And neither should you.



Seminars & email courses

Distinguishing between rules and nonrules in writing

By Stephen Wilbers

Author of 1,000 columns
published in the Minneapolis Star Tribune & elsewhere


First, you must learn the rules. You must learn that verbs has to agree with their subjects and that you should never use no double negatives. Not to mention them sentence fragments. Second, you must follow the rules. You must remember that “fewer” refers to number (as in “fewer dollars”) and “less” refers to quantity (as in “less money”), despite your hearing and seeing these words misused continually. Third – and here’s the hard part – you must distinguish between valid rules and nonrules.

Here are five that students and readers of my column have asked me about frequently. I want to set you free from all of them.

Don’t split your infinitives.

For 500 years, English writers spit their infinitives without anyone making a fuss about it, but in 1762 the practice was condemned by Robert Lowth in A Short Introduction to English Grammar. His thinking was that, since the infinitive is one word in Latin and cannot be split, it should not be split in English. How’s that for logic?

In a letter to the Times, Bernard Shaw dealt with the issue this way: “There is a busybody on your staff who devotes a lot of his time to chasing split infinitives. Every good literary craftsman splits his infinitives when the sense demands it. I call for the immediate dismissal of this pedant. It is of no consequence whether he decides to go quickly or quickly to go or to quickly go. The important thing is that he should go at once.”

Never end a sentence with a preposition.

How else would you say, “What are you looking for?” As a matter of emphasis, you should end a sentence with an important word, but sometimes the most natural word order puts the preposition at the end.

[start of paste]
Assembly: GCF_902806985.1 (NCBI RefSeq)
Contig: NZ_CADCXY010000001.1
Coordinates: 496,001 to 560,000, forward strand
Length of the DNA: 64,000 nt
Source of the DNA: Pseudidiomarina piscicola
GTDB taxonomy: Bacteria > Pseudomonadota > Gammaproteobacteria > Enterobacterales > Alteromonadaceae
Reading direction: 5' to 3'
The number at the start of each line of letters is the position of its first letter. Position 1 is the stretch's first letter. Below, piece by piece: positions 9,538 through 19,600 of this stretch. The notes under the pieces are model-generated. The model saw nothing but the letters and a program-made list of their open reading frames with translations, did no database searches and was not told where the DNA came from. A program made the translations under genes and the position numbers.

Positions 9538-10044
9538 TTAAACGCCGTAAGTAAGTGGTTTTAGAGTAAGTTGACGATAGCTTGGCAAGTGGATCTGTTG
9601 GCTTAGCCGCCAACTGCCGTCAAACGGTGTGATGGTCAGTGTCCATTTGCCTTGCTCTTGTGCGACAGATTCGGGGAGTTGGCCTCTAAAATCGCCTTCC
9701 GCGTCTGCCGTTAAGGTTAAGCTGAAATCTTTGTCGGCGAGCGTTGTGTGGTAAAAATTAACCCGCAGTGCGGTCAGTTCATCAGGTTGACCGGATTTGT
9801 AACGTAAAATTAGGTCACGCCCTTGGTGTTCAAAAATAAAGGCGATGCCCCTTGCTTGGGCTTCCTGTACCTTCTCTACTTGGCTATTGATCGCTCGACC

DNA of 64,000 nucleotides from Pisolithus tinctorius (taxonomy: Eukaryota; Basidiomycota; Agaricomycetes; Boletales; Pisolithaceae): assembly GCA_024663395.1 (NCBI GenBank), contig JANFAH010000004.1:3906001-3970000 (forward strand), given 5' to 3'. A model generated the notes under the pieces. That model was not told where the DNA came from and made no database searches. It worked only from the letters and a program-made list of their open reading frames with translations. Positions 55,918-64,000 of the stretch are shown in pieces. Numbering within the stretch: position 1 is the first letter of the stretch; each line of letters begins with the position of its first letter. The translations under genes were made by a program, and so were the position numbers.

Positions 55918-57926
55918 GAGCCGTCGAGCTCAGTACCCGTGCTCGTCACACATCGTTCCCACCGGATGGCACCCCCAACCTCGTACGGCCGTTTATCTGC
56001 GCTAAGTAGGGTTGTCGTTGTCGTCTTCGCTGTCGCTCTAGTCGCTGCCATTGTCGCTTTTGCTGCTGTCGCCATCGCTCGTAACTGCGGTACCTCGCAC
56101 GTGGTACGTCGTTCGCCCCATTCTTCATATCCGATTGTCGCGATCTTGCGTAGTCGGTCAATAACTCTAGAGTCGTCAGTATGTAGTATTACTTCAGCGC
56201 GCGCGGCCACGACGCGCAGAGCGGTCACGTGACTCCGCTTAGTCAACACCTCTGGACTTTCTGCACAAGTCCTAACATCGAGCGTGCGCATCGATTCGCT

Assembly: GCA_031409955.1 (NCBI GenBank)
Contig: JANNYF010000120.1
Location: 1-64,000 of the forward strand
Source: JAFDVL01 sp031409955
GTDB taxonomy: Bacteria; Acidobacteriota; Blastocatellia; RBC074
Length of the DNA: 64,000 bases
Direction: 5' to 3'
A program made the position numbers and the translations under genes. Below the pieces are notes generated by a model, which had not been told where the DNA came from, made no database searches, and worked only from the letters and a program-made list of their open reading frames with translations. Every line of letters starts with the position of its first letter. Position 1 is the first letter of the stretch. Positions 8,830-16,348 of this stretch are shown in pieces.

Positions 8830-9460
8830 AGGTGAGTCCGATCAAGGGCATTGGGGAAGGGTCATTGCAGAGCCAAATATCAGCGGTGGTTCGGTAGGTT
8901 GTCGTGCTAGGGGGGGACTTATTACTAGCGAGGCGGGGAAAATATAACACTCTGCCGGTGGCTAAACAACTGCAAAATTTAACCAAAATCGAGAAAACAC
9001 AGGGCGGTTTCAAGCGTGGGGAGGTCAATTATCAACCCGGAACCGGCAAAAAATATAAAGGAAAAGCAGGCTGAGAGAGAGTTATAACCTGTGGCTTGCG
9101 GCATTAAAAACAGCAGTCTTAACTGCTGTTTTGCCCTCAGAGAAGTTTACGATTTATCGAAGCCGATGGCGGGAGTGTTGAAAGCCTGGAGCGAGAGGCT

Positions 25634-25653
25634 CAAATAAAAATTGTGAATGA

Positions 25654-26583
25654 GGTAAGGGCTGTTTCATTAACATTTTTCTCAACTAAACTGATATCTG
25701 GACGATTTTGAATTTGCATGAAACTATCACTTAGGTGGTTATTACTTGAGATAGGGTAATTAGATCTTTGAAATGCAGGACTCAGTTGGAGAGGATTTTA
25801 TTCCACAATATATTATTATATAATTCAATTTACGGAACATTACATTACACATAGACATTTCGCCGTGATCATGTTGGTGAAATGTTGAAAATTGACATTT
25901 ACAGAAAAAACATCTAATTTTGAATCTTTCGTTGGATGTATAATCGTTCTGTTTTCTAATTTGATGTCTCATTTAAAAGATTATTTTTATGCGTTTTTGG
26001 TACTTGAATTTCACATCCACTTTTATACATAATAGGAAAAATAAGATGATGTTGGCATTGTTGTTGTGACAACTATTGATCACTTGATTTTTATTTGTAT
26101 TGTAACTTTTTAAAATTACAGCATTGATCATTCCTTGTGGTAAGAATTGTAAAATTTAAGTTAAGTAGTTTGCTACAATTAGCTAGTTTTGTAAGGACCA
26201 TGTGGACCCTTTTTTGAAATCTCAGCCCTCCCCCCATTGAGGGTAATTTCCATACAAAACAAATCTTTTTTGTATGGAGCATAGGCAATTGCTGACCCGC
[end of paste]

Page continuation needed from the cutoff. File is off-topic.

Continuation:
Never begin a sentence with “and” or “but.”

Beginning sentences with “and” or “but” is an effective technique for picking up the rhythm of your writing and creating a conversational effect. The American Heritage Dictionary offers this perspective: “It is frequently asserted that sentences beginning with and or but express ‘incomplete thoughts’ and are therefore incorrect. But this rule was ridiculed by grammarians [such as] Wilson Follett (who ascribed it to ‘schoolmarmish rhetoric’) and H. W. Fowler (who called it a ‘superstition’), and the stricture has been ignored by writers from Shakespeare to Virginia Woolf.”

Never begin a sentence with “because.”

Beginning a sentence with “because” is an excellent method for subordinating one part of a sentence and emphasizing another, as in “Because you have worked so hard this year, you will receive a $10,000 bonus.” This myth apparently originated from teachers warning their students not to write sentence fragments beginning with “because,” as in “Because you have worked so hard this year.” According to Joseph Williams, “It is a ‘rule’ with utterly no substance.”

Never write single-sentence paragraphs.

Although a series of single-sentence paragraphs will preclude full development of your thoughts and result in a disjointed, staccato style, an occasional single-sentence paragraph is a perfectly acceptable technique for creating emphasis. Even Strunk and White, the sometimes stodgy coauthors of the classic The Elements of Style, give us permission to use a single “sentence of transition” to indicate “the relation between the parts of an exposition or argument.”

So the next time someone confronts you with a rule of dubious origin, remember what Henry David Thoreau once said: “Any fool can make a rule and every fool will mind it.”